I, Hollywood

John Scalzi has some good things to say about I, Robot and the nature of Hollywood adaptations:

Allow me to put on my pontificating hat here and tell you an obvious truth: Hollywood doesn’t care about source material. When a major movie studio buys a novel (or in this case, a collection of stories) to adapt into a film, it stops being material of a fixed nature; it becomes suddenly fluid, and you’ll find vast chunks of the book sliding out, getting rearranged or simply being ignored for the expediencies of the filmmakers and the studio. Let me make it even more clear: It is a rare book that makes it through the film adaptation process without great violence being done to it.

And this is not always a bad thing. I think some of the most successful literary-to-film transfers have been ones in which Hollywood does what Hollywood does — substantially guts and reworks the source material to adapt it to the needs of the filmmakers. The obvious example here is Blade Runner, which is of course a mightily reworked version of Do Androids Dream of Electric Sheep? by Philip K Dick. It’s entirely possible a filmed version that is more faithful to the original novel could have been made; on the other hand, Blade Runner is excellent. It’s a fair trade.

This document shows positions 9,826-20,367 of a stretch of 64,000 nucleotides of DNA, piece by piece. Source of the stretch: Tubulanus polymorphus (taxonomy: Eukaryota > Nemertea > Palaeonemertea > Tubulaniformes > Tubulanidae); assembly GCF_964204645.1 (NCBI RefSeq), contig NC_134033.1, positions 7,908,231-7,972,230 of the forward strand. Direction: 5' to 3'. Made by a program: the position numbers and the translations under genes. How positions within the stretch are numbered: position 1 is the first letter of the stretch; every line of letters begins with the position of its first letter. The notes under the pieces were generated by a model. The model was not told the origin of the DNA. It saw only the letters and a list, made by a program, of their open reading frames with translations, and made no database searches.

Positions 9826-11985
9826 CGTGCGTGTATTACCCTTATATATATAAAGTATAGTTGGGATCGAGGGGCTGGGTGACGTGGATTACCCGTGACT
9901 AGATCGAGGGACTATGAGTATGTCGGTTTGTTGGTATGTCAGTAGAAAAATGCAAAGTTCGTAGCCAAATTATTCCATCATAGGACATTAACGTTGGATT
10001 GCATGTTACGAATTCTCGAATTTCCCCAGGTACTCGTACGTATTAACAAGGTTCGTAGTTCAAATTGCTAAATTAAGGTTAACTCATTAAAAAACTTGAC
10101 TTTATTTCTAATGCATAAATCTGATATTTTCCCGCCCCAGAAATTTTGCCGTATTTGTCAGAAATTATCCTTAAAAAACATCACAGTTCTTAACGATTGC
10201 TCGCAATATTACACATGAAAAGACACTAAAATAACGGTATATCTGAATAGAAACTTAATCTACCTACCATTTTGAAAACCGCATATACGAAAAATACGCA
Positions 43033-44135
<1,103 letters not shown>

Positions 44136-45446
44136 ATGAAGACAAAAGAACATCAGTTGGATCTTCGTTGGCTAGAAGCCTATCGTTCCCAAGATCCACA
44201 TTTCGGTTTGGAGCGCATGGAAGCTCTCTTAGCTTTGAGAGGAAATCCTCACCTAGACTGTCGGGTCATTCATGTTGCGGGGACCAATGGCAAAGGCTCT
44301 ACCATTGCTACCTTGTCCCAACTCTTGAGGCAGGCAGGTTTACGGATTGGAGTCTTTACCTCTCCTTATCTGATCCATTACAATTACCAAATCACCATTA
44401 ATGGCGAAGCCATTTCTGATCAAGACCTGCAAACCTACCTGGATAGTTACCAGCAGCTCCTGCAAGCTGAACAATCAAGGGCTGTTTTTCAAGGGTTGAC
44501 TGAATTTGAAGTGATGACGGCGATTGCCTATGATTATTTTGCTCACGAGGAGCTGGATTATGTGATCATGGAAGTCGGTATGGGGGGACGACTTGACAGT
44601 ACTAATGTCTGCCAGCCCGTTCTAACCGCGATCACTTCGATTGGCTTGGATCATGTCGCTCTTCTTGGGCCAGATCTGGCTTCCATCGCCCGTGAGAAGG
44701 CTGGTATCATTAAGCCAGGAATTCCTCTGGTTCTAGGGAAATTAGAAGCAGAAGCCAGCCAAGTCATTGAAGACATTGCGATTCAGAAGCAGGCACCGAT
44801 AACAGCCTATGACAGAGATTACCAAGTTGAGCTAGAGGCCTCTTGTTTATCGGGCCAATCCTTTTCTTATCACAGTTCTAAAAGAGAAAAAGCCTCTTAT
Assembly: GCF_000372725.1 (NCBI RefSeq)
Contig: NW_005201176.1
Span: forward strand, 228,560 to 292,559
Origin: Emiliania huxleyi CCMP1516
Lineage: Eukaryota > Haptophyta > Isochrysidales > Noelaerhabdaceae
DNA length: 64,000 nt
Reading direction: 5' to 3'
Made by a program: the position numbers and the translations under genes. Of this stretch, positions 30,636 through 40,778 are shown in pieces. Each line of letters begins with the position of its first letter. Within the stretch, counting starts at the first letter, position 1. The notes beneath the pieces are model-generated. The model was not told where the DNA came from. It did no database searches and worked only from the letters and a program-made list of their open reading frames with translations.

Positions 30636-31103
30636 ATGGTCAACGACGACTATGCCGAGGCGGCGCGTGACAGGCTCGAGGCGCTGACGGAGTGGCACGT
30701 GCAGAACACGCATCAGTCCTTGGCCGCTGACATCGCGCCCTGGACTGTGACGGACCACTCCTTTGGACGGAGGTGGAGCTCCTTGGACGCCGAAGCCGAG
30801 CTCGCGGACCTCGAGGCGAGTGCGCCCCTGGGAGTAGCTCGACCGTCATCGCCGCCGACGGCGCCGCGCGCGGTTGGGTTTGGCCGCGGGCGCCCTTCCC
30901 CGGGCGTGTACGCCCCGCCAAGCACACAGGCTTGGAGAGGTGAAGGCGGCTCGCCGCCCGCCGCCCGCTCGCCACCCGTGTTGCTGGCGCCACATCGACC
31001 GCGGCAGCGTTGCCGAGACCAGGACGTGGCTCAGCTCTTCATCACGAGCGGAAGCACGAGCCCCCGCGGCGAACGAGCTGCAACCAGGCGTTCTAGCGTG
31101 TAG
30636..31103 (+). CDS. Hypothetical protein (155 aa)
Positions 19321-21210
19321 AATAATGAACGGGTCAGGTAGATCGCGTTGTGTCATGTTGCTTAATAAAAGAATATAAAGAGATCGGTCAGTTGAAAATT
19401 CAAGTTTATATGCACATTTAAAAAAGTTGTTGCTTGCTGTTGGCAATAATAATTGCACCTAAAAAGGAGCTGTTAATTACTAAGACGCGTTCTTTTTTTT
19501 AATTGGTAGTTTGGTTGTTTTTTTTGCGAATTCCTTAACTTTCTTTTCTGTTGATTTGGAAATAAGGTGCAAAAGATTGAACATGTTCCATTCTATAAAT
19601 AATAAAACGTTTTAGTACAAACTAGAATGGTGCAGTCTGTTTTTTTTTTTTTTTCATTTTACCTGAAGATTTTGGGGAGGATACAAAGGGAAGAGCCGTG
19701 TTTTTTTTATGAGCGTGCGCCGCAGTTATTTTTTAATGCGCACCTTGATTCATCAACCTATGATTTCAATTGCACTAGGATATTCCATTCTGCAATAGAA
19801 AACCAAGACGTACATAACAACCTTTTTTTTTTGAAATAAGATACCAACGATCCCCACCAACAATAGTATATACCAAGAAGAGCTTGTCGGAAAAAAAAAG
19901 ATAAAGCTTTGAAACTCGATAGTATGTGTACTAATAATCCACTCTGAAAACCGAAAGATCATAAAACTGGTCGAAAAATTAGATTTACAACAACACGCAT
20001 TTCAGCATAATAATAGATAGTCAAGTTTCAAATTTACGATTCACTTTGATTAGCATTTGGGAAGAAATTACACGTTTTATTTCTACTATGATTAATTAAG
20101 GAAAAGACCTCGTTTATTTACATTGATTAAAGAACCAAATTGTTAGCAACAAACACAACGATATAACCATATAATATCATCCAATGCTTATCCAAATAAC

TV Roundup

Sci-Fi’s Stargate spinoff, Atlantis, drew the biggest audience for a weekly series on the network. Wow. Is that why Stargate‘s the only thing they ever seem to run during prime time?

Cable loves sci-fi! Then why don’t we have a more varied Sci-Fi Channel?

Speaking of… when it comes to M. Night Shyamalan, Sci-Fi Channel is a Big Fat Liar. That is so 1999.

Eliza Dushku is excited about the next season of Tru Calling. I guess someone has to be…

Relations between Smallville and the upcoming Superman movie are delicate, to say the least.

J.J. Abrams promises to fix Alias. Well, I liked it…

The WB’s Fall Schedule.